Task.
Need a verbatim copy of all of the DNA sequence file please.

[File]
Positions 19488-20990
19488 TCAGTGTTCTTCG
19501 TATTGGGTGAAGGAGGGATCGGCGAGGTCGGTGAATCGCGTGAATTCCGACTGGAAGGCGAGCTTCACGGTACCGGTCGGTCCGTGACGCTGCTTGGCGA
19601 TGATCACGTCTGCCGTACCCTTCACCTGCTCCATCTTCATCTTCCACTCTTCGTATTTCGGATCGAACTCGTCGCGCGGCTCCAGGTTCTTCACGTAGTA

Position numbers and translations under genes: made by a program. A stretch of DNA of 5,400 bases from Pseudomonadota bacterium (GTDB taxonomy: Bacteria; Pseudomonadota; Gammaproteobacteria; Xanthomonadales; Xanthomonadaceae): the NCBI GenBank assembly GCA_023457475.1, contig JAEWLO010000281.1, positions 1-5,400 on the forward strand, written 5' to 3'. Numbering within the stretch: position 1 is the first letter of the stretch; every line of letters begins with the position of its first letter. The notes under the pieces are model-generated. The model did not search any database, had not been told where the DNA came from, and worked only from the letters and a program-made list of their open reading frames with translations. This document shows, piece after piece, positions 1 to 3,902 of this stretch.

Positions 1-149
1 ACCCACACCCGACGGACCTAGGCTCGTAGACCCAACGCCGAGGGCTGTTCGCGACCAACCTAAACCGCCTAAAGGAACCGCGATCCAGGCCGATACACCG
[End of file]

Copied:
Positions 19488-20990
19488 TCAGTGTTCTTCG
19501 TATTGGGTGAAGGAGGGATCGGCGAGGTCGGTGAATCGCGTGAATTCCGACTGGAAGGCGAGCTTCACGGTACCGGTCGGTCCGTGACGCTGCTTGGCGA
19601 TGATCACGTCTGCCGTACCCTTCACCTGCTCCATCTTCATCTTCCACTCTTCGTATTTCGGATCGAACTCGTCGCGCGGCTCCAGGTTCTTCACGTAGTA

Position numbers and translations under genes: made by a program. A stretch of DNA of 5,400 bases from Pseudomonadota bacterium (GTDB taxonomy: Bacteria; Pseudomonadota; Gammaproteobacteria; Xanthomonadales; Xanthomonadaceae): the NCBI GenBank assembly GCA_023457475.1, contig JAEWLO010000281.1, positions 1-5,400 on the forward strand, written 5' to 3'. Numbering within the stretch: position 1 is the first letter of the stretch; every line of letters begins with the position of its first letter. The notes under the pieces are model-generated. The model did not search any database, had not been told where the DNA came from, and worked only from the letters and a program-made list of their open reading frames with translations. This document shows, piece after piece, positions 1 to 3,902 of this stretch.

Positions 1-149
1 ACCCACACCCGACGGACCTAGGCTCGTAGACCCAACGCCGAGGGCTGTTCGCGACCAACCTAAACCGCCTAAAGGAACCGCGATCCAGGCCGATACACCG